Former congressman, author to speak about Washington gridlock

Wednesday, November 07, 2012 from 07:00 PM to 08:00 PM

Former U.S. Rep. Mickey Edwards, will present proposals for breaking political gridlock in Washington during a lecture the day after the 2012 election. The event is free and open to the public.

Mickey Edwards

The lecture will be held in the Chapman Hall lecture hall.

Edwards served in Congress for 16 years and was a chairman of the House Republican leadership’s policy committee. After leaving Washington in 1993, he taught at Harvard for 11 years, where he was voted the Kennedy School's most outstanding teacher, and at Princeton for five years.

Edwards currently runs a political leadership program for elected officials as vice president of the Aspen Institute and teaches defense and foreign policy at George Washington University. He served for five years as national chairman of the American Conservative Union and the annual Conservative Political Action Conference. He is a director of The Constitution Project and has chaired task forces for the Council on Foreign Relations and the Brookings Institution.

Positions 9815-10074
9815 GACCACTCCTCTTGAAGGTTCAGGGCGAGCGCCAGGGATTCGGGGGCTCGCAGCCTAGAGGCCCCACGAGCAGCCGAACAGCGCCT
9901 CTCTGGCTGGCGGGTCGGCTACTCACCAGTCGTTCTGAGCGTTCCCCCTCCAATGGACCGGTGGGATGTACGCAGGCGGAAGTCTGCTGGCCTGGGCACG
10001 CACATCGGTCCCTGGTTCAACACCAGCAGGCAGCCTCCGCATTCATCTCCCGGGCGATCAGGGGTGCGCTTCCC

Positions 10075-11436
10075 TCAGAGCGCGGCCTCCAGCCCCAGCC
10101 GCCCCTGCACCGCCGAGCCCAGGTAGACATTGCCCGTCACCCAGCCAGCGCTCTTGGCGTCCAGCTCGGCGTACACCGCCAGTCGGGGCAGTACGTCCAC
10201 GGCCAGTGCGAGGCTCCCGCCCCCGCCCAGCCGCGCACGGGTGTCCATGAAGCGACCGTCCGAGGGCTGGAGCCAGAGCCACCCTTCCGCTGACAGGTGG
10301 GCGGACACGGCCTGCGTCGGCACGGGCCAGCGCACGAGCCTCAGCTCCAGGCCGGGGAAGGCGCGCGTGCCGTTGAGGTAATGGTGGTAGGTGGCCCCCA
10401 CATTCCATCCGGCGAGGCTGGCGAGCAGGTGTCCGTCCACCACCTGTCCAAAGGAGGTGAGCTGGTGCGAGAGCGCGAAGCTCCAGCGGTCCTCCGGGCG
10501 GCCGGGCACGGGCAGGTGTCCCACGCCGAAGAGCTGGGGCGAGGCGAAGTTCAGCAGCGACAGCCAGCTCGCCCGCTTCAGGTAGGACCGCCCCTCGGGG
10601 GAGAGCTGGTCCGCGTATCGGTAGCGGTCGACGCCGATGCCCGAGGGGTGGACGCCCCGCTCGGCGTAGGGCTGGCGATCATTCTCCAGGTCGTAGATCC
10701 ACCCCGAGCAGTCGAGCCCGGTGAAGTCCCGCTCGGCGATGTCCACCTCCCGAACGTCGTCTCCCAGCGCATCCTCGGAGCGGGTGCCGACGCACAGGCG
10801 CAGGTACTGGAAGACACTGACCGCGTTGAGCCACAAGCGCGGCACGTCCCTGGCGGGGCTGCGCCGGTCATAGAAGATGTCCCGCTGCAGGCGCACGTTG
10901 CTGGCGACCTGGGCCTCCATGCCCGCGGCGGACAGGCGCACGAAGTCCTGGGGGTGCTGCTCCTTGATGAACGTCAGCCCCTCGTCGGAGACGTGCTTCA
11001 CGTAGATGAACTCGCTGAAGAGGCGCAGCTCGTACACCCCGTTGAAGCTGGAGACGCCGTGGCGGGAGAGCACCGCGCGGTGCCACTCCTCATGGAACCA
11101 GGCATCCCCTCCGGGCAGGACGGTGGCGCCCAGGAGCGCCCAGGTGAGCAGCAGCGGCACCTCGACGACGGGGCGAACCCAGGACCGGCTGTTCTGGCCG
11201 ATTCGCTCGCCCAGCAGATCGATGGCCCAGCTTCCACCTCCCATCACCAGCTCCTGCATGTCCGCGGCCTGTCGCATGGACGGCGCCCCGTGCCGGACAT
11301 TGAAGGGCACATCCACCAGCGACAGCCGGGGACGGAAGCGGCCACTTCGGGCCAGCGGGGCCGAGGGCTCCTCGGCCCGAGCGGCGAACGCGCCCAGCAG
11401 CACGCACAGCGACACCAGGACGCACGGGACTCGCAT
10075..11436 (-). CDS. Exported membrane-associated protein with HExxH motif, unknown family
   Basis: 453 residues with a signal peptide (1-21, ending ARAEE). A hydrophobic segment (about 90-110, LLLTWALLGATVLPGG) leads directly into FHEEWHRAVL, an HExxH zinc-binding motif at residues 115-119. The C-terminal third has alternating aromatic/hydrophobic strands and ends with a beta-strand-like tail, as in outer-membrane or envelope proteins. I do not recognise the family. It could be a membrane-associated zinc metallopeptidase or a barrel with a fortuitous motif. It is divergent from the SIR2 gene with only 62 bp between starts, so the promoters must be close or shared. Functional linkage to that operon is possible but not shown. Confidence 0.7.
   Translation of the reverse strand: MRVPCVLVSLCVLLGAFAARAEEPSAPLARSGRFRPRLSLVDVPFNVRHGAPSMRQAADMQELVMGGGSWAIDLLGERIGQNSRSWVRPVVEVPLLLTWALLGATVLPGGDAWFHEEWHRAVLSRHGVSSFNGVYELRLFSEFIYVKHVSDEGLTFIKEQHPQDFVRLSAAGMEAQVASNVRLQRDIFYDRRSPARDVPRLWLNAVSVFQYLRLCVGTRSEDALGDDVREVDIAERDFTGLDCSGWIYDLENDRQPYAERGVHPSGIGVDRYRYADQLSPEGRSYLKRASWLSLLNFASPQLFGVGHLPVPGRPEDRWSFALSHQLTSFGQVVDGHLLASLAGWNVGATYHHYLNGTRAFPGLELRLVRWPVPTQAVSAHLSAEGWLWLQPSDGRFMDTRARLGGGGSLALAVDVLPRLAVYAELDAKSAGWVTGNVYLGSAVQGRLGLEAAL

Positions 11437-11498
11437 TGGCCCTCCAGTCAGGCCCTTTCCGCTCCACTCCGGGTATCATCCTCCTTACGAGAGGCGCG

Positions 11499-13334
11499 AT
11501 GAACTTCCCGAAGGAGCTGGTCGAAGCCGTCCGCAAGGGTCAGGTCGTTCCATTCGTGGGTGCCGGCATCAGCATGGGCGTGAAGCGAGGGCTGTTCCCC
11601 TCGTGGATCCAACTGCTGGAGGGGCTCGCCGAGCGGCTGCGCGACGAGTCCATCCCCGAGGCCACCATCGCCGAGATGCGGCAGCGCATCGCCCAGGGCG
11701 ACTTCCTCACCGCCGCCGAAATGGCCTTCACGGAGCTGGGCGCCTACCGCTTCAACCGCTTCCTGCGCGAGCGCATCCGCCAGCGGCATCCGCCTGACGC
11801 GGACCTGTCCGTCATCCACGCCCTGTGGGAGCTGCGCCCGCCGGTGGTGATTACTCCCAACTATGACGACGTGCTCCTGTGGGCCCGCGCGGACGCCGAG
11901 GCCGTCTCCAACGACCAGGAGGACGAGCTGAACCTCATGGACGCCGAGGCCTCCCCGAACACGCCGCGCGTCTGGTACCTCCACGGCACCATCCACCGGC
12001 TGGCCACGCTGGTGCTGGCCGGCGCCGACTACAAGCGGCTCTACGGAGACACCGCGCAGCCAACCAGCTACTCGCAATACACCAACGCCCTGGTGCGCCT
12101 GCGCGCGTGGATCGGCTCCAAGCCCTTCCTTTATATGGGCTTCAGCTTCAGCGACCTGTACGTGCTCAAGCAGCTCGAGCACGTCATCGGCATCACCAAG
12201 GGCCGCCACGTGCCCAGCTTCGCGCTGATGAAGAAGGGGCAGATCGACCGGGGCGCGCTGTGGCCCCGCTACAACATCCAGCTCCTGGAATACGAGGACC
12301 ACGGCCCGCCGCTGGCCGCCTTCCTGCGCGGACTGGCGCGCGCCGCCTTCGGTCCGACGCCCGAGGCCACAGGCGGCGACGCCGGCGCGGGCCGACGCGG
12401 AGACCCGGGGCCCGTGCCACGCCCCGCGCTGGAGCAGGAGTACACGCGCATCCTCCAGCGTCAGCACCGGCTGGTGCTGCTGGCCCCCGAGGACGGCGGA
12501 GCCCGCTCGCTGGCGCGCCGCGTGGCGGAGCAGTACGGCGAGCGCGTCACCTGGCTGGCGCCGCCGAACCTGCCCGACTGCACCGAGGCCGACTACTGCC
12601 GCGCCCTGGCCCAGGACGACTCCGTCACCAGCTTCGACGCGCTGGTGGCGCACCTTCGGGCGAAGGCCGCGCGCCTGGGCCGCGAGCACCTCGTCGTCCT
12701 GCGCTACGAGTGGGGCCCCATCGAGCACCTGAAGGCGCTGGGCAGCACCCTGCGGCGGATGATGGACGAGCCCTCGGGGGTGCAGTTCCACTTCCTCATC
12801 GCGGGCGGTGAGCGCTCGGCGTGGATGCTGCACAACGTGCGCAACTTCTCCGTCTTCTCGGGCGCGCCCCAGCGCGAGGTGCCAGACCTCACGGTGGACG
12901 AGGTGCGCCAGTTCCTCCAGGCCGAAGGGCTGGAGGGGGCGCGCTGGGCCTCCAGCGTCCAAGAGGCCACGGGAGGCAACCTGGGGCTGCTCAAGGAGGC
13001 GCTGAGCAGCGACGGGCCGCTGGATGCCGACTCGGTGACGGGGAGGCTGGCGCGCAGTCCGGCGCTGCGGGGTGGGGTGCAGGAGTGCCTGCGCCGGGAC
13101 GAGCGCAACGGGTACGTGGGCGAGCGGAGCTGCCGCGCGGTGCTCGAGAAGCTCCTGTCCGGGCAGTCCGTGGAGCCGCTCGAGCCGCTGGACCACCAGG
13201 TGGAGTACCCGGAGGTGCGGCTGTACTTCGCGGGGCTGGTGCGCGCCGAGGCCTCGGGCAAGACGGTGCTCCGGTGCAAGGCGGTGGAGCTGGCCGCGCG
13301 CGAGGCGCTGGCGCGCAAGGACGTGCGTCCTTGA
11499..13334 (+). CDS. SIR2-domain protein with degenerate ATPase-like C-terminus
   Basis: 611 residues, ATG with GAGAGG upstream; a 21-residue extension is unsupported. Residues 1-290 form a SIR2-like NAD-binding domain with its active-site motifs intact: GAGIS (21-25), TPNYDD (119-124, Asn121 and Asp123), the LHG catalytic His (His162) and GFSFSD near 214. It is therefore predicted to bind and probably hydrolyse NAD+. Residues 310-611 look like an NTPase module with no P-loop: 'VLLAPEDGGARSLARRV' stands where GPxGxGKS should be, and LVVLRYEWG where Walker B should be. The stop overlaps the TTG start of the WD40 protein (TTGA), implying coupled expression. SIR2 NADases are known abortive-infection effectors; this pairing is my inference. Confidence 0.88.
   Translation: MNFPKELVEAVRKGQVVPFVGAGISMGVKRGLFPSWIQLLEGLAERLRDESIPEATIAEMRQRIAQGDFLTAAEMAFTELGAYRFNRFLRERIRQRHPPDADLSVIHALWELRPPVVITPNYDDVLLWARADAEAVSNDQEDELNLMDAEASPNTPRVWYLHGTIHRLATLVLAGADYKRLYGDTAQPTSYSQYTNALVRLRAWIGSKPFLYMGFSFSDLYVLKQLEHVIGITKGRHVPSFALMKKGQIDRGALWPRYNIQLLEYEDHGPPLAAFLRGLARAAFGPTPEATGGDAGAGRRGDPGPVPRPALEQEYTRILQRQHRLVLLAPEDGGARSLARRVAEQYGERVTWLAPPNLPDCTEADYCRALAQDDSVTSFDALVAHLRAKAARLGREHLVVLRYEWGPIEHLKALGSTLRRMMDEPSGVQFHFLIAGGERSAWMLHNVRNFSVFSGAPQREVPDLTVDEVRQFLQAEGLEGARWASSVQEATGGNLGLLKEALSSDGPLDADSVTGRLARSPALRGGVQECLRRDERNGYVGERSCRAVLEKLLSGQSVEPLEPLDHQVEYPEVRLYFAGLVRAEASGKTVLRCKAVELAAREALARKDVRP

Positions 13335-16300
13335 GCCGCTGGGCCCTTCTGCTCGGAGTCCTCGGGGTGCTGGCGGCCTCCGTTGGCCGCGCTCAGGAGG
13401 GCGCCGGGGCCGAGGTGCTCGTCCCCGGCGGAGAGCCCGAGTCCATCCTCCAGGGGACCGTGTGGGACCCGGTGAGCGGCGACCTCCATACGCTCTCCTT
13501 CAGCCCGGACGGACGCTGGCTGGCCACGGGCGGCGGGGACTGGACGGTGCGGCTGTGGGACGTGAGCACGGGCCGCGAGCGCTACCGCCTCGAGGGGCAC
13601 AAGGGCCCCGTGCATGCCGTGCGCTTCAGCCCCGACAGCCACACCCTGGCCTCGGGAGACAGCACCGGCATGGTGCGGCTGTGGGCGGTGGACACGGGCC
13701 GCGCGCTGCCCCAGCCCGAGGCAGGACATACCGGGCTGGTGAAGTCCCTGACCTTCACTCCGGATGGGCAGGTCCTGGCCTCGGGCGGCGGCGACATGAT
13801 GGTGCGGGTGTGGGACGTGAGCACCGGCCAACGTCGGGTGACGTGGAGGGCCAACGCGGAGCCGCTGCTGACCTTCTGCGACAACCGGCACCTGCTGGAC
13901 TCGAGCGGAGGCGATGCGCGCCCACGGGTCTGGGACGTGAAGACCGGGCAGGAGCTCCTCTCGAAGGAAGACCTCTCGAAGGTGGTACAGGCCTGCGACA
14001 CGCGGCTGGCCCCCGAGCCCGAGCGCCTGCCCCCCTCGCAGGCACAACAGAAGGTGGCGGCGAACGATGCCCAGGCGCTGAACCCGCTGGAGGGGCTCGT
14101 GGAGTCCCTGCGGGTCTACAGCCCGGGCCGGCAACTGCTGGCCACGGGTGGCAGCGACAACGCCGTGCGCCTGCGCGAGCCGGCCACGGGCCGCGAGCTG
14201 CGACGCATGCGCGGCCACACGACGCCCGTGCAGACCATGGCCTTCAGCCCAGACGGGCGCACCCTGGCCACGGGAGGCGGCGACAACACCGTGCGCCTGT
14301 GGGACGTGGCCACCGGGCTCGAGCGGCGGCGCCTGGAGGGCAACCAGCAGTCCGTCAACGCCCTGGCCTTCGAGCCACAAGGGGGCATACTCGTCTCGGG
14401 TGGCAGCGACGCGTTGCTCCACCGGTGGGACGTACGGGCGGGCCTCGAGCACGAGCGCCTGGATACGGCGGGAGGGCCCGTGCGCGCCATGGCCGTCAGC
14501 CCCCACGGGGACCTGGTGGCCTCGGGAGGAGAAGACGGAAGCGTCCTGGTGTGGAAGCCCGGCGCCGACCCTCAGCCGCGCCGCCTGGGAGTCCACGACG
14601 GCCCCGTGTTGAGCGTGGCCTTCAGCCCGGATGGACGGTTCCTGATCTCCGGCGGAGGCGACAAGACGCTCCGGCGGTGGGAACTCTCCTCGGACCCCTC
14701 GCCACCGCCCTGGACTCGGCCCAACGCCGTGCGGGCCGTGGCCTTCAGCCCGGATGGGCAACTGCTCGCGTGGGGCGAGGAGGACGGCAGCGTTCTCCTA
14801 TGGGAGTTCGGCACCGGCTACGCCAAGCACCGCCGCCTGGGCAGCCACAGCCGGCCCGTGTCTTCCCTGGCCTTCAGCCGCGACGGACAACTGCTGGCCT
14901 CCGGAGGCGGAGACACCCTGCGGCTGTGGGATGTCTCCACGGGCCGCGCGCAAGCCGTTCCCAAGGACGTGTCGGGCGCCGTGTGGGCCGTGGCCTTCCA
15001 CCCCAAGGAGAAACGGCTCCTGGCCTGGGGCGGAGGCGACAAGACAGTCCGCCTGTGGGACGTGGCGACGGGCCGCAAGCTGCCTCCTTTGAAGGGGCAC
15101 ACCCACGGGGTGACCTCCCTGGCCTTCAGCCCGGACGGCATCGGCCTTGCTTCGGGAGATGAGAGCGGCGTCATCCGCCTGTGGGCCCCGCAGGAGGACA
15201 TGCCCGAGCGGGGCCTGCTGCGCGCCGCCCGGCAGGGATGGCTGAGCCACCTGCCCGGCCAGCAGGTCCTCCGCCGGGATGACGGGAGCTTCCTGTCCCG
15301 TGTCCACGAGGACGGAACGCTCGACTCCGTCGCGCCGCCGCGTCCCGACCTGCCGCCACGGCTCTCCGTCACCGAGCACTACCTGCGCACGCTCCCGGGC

Edwards has been a regular political commentator on NPR’s All Things Considered. His newspaper columns have appeared in the Chicago Tribune and Los Angeles Times, for which he has been a regular weekly columnist. He authored Reclaiming Conservatism (2008) and coauthored Winning the Influence Game: What Every Business Leader Should Know About Government (2001) and Financing America’s Leadership: Protecting American Interests and Promoting American Values (1997). His newest book, published this summer by Yale University Press and already attracting a great deal of media attention, is The Parties Versus the People: How to Turn Republicans and Democrats into Americans.

Signed copies of Edwards’ new book will be available for purchase at the lecture, which is cosponsored by the TU Departments of Political Science and History as well as the Office of the Dean of Henry Kendall College of Arts and Sciences.

Professor Robert Donaldson